Q: I recently had an attack of vertigo after waking – the room was spinning, I felt nauseous and was unable to get up. It passed within a couple of hours but I felt woozy for the rest of the day. I know that there are travel-sickness pills to help with the nausea, but is there a mineral or vitamin deficiency I can address? I’m 57, postmenopausal and otherwise well – and I’ve never suffered from vertigo before.
A: Having recently experienced this myself, when I was barely able to move for a couple of weeks, I do sympathise. I can usually identify a patient with vertigo by the way they float in like a ghost, hardly moving their head for fear of exacerbating the awful woozy feeling. Vertigo is a type of severe dizziness where it feels as though everything is spinning, leading to symptoms such as loss of balance, nausea and unsteadiness (I got out of bed and immediately fell sideways). It affects almost 40 per cent of people over 40 at least once, but most only have a one-off attack.
There are various types of vertigo. The majority are due to benign paroxysmal positional vertigo (BPPV), which, unlike yours, is typically set off by suddenly looking upwards or sideways and when you turn over in bed. The dizziness usually settles within seconds or minutes and in between these episodes (which can occur intermittently for a few weeks) you feel entirely normal.
According to consultant ear, nose and throat surgeon Mr Chris Aldren, your vertigo lasted too long to be BPPV and is more likely to be due to vestibular neuronitis, an inflammation of the nerve in the inner ear. It could also be caused by labyrinthitis – an inner ear infection usually brought on by a cold or flu virus – but usually this also affects hearing. Both of these conditions last a few days or weeks. Alternatively, it could be migraine-related vertigo. The dizziness often improves with travel-sickness tablets (antihistamines) or prochlorperazine, both of which also have a mild sedative effect.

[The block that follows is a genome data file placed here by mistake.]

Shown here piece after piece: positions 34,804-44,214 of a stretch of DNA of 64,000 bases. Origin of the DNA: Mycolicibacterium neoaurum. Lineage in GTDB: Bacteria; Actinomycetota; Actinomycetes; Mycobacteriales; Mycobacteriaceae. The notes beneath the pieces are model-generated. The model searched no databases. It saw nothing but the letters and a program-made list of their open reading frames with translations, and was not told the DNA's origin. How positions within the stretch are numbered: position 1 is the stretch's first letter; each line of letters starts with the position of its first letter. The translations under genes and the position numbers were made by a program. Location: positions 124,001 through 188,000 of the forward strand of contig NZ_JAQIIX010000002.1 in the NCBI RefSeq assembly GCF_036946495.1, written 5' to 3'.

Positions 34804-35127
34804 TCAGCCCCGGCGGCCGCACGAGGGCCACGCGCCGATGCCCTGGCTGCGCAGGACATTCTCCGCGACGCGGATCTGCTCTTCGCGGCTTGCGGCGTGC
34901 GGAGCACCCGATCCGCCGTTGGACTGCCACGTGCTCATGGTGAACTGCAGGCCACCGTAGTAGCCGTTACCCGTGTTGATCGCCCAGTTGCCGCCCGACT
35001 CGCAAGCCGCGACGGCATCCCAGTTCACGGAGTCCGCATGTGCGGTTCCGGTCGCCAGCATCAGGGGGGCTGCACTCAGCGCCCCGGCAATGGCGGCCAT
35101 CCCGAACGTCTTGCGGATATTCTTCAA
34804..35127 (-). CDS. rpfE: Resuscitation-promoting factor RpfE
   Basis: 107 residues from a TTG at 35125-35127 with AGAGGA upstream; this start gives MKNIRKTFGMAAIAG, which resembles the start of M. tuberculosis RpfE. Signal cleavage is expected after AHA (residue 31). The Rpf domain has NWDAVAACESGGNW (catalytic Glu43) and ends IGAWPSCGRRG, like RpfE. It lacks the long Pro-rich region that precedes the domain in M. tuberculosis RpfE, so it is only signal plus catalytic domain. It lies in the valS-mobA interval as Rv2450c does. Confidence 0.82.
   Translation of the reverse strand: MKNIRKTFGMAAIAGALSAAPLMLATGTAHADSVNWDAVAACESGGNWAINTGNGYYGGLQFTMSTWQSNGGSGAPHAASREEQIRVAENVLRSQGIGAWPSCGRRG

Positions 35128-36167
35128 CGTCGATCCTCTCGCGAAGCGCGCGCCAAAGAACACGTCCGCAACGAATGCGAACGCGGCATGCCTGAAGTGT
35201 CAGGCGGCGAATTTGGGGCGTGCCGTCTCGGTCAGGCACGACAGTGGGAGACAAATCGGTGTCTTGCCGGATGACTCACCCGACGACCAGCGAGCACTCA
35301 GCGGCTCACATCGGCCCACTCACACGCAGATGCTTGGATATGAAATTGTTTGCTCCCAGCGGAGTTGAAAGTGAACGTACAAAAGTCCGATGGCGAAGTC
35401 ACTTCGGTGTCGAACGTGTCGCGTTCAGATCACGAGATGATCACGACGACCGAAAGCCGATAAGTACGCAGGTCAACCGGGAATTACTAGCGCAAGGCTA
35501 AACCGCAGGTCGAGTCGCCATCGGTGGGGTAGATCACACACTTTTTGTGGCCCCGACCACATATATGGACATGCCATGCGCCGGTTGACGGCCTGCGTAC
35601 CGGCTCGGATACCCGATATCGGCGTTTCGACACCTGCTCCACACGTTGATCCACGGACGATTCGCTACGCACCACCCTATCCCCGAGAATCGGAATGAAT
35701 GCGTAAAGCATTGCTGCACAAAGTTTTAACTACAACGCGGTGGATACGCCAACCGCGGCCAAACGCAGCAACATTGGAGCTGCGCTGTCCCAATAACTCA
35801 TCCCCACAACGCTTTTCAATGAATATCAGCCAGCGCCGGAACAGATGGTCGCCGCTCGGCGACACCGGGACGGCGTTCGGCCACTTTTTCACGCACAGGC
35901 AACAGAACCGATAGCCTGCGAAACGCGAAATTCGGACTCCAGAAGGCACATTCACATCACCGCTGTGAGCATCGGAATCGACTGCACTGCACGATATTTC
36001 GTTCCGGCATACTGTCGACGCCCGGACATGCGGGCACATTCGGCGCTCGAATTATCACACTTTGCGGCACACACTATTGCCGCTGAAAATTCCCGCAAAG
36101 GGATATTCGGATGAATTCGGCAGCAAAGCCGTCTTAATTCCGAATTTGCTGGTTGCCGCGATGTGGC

Your question about vitamins and minerals is interesting, but relates to BPPV rather than to your type of vertigo. BPPV is thought to be caused by tiny dislodged crystals which move around in the highly sensitive semi-circular canals of the inner ear. These cause symptoms by confusing the signals from your eyes, position and balance organs, which leaves you feeling like the room is spinning, even though you are standing still.
There is little evidence for vitamin deficiencies being related to specific forms of dizziness, although a lack of vitamin B12 can be associated with neurological problems such as feeling off balance and dizzy. However, there are studies linking BPPV with low levels of vitamin D, which is involved in the body’s calcium regulation. It’s thought that insufficient levels may alter calcium in the inner ear. Patients with BPPV tend to have lower vitamin D levels and are more likely to have thinning of the bones (osteoporosis) than those without. A study showed that taking vitamin D3 reduced BPPV symptoms and also improved bone
density, suggesting that it’s worth testing for vitamin D deficiency.
If required, treatment for BPPV is usually through a manipulation such as the Epley manoeuvre, where the head is moved through a simple exercise, clearing the crystals and giving relief to most people.
Seek medical advice if you have a fever, severe vomiting or headache, double vision, weakness, problems with coordination, numbness, difficulty speaking, associated hearing loss or buzzing in the ears – or if the vertigo is severe, goes on for longer than a few weeks or keeps returning.
Hearing aids: a wellbeing booster
If you need a hearing aid but are reluctant to wear one, a recent study might just change your mind. Researchers at the University of Michigan in the US followed 115,000 people diagnosed with hearing loss. They found that, after three years, the relative risk of dementia was 18 per cent lower in those using their hearing aids, while the risk of having depression or anxiety also decreased by 11 per cent.
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